A study of faults in the Dallas-Forth Worth area using data from the past 450 million years shows they almost never move by themselves.
So, the study’s authors wonder, what’s behind Texas’ six-time increase in the number of earthquakes?
According to Scientific American, it could be man.
Known as fracking, a prevalent practice in the energy industry as a way of accessing resources previously thought to be trapped, injection of wastewater from oil and gas drilling sites is a practice suspected by some of inducing earthquakes in areas which, geologist agree, would be seismically less active otherwise.
Despite the disputed and inconclusive views on the notion of fracking causing earthquakes, the study’s conclusions tend to support those with concerns on the extraction method’s effects.
Geologist Beatrice Magnani, who works at Dallas’ Southern Methodist University and reportedly co-authored the seismic study, claims the fault lines in the DFW area should be inactive:
“There hasn’t been activity along these faults for 300 million years,” she said in an interview. “Geologically, we usually define these faults as dead.”
But, registered movements show they aren’t, and Magnani thinks wastewater injection into the ground via deep wells is responsible for their rumblings.
She says the water introduced creates pressure for the fault lines and maintains the practice can disturb weaker faults from their dormant slumbers.
To measure the data, scientists said they used a technique similar to an ultrasound scan to bounce sound waves off fault lines beneath the earth and get a picture of the areas’ seismic activity; according to the results, active ones displayed a jagged nature, with one side higher than the other – a trend the authors say is evidence of recent quakes.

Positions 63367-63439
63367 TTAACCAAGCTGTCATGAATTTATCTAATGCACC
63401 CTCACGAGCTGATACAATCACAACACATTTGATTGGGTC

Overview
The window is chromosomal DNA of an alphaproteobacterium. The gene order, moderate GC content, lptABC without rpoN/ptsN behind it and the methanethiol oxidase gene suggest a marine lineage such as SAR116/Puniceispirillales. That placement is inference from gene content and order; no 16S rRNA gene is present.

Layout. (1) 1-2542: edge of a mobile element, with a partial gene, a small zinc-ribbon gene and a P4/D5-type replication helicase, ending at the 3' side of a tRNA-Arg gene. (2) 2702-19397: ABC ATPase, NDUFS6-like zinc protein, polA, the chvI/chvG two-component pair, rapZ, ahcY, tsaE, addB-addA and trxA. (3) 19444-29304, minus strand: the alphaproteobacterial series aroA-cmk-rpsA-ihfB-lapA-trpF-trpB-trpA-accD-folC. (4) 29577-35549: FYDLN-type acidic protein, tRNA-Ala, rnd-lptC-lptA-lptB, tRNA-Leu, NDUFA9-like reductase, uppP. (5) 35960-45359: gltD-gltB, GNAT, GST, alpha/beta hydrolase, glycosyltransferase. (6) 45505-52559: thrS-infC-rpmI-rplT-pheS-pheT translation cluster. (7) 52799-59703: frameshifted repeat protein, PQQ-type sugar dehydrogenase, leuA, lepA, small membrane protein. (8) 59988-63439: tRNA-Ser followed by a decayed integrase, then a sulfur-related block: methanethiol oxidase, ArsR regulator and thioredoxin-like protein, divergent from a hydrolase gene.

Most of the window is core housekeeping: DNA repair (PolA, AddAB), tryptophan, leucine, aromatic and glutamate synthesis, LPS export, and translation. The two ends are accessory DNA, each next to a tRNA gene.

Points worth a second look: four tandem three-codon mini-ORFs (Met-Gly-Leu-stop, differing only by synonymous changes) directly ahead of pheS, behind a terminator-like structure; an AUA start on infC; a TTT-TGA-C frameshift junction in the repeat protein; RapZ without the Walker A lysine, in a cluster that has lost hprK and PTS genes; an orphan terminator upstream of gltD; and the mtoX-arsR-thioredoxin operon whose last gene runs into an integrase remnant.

If the ones in Texas showed a history of seismic activity, then the recent small quakes could simply be the result of natural movement in the earth’s crust, according to the authors’ conclusions.
However, fault lines in Texas showed no such activity, prompting researchers to take a closer look:
Based on the seismic testing findings, each quake, even the relatively smaller ones, move the rock of the earth’s crust anywhere from millimeters to inches.
To be sure Texas faults weren’t making very tiny earthquakes for millions of years already, analysts said they measured the cumulative shift in the rock over 300 million years, ultimately concluding how, to move the rock to where it currently sits, it would take an earthquake roughly once every 50,000 to 79,000 years.
In the last decade, geologists confirmed Texas experienced five sequences of earthquakes, thus leading the Scientific American study researchers to conclude it’ is “exceedingly unlikely” the quakes are natural.
While the Texas tremors are still small, the publication’s authors say they worry the quakes could build to something bigger, citing concerns in Oklahoma, where the quake rate currently exceeds 800 earthquakes per year, some of them reportedly stronger than a magnitude five on the Richter scale.
That said, Stanford University’s Mark Zoback, an expert on induced seismicity, more commonly known as man-made earthquakes, notes in the Scientific American piece, minimally-active fault lines still qualify as active.
In an interview, he further explained how the energy they release isn’t due to forced or injected water, rather, it is simply trapped and released as part of the Earth’s natural rhythm:
“The injections can’t put energy into the ground,” Zoback said. “The energy has to be there already and the injection just triggers its release.”